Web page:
wherein the polymers used in step (b) are selected from the group consisting of polycaprolactone, poly(3-hydroxybutyrate), poly(ethylene adipate), poly(butylene adipate), cellulose esters of at least one C1-C4 carboxylic acid, copolymers of styrene and maleic anhydride, copolymers of styrene and acrylic acid, styrene-ethylene/butylene-styrene block terpolymers, styrene-ethylene/propylene-styrene block terpolymers and terpolymers of ethylene, vinyl acetate and maleic anhydride, and
wherein the wax is selected from the group consisting of beeswax, polyglycerolated beeswax, hydrogenated plant oils, paraffin with a melting point above 45° C., and silicone waxes.
14. The process of claim 13, wherein the water-immiscible organic solvent used in step (b) is selected from the group consisting of dichloromethane, cyclohexane, heptane, 1-chlorobutane and ethyl acetate.
15. The process of claim 13, wherein the aqueous solution in step (c) contains an emulsion stabilizer.
16. The microcapsules of claim 1, wherein the cellulose esters are mixed cellulose esters of two types of carboxylic acid.
17. The microcapsules of claim 1, wherein the concentration of the cosmetic or dermatological active principle in an encapsulated inner aqueous phase is between 5% and 25% by weight relative to the total weight of the encapsulated inner aqueous phase.
18. The microcapsule of claim 1, wherein the weight ratio of the encapsulated inner aqueous phase forming the core of the microcapsules to the wall of the microcapsules is between 0.5/1 and 10/1.
19. The microcapsules of claim 1, wherein the microcapsules have a mean diameter of between 1 μm and 50 μm.
20. The process of claim 15, wherein the emulsion stabilizer used in step (c) is selected from the group consisting of poly(vinyl alcohol), polyvinylpyrrolidone, styrene-maleic anhydride water-soluble copolymers, carboxymethylcellulose, starch, chitosan and polyacrylic acid.
21. The microcapsules of claim 1, wherein the envelope consists of at least one of the polymers and at least one of the waxes.
22. The microcapsules of claim 1, wherein the silicone waxes are selected from the group consisting of alkyl- and alkoxydimethicones containing from 16 to 45 carbon atoms and alkyl esters of C16-C45 dimethiconol.
23. The microcapsules of claim 1, wherein the silicone waxes are behenoxydimethicones.
24. The microcapsules of claim 1, wherein the silicone waxes are dimethiconol behenates.
Description

The present invention relates to microcapsules with an aqueous core containing at least one water-soluble cosmetic or dermatological active principle, to cosmetic or dermatological compositions containing them and to a process for preparing such microcapsules.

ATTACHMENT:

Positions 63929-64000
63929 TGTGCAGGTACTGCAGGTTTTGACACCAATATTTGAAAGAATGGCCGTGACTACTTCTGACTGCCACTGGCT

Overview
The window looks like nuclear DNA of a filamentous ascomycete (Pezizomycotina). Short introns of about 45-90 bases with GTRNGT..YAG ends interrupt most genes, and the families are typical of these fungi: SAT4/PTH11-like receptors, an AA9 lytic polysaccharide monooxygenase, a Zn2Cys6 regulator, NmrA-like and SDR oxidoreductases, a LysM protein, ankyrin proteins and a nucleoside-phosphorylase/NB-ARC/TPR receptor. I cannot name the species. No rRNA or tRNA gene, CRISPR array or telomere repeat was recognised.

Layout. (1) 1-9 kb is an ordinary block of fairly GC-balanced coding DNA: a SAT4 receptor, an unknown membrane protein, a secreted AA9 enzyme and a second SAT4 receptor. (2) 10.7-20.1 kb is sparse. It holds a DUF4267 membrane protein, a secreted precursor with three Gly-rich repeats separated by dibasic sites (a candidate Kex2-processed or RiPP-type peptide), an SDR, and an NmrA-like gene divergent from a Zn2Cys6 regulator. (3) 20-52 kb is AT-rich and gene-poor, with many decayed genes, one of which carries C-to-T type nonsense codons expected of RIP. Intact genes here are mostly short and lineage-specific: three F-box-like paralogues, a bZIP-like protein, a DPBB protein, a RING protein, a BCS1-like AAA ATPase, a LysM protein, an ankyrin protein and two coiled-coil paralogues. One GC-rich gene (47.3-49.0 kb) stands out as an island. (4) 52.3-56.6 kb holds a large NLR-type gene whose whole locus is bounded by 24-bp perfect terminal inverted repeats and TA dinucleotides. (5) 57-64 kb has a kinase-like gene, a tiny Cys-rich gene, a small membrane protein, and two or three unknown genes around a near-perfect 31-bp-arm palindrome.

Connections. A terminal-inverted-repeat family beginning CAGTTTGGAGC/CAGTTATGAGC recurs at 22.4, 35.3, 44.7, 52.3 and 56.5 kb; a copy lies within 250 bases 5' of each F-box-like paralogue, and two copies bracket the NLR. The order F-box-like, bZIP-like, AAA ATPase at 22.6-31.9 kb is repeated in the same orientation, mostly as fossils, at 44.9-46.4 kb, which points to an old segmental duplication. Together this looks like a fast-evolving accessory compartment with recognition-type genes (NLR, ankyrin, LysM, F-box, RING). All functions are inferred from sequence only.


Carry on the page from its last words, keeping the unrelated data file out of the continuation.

The microencapsulation of cosmetic or dermatological active agents to allow better storage and/or sustained and controlled release is known.

Microencapsulation processes and the principles upon which they are based are described in detail, for example, in <<Microencapsulation, Methods and Industrial Application>>, edited under the direction of Benita, M. Dekker, 1996.

All these processes are based on the use of polymers as constituent elements of the wall of the microparticle which isolates the active agent from the external medium. These microparticles make it possible to encapsulate higher levels of water-soluble active agents than do other vesicular systems such as liposomes, which are nanoparticles formed from phospholipid bilayers surrounding an aqueous core.

It has thus been sought to encapsulate various hydrophilic active agents. Among these, ascorbic acid is of most particular interest, since its instability in aqueous medium makes it difficult to formulate in cosmetic compositions, although it has many beneficial properties.

Specifically, on account of its chemical structure (α-keto lactone), ascorbic acid is highly sensitive to certain environmental parameters such as light, oxygen or water. This results in a rapid degradation of the ascorbic acid formulated in the presence of these agents. This instability is liable to impair its efficacy, although it is an active agent of choice for stimulating the synthesis of connective tissue and in particular of collagen, for reinforcing skin tissue defenses against external attack such as ultraviolet radiation and pollution, for compensating for a vitamin E deficiency of the skin, for depigmenting the skin and for trapping free radicals. In particular, these properties make it an excellent candidate as a cosmetic or dermatological active agent for combating or preventing ageing of the skin.

Among the techniques for encapsulating hydrophilic active principles such as ascorbic acid, in dissolved, dispersed or pulverulent form, mention may be made of coacervation (JP-8 325 117, JP-5 285 210 and U.S. Pat. No. 4,460,563), spray-drying (U.S. Pat. No. 5,767,107), air-bed fluidization (WO 95/27488 and EP 0 600 775) or interfacial polymerization (JP 1 043 343, WO 91/01801 and WO 94 23832).

The main drawback of spray-drying and air-bed fluidization is that of encapsulating the active agent in the form of powder, i.e. in solid form. Now, it is often essential in cosmetics or dermatology to encapsulate the active agent in dissolved form in an aqueous medium to ensure its immediate bioavailability to the skin.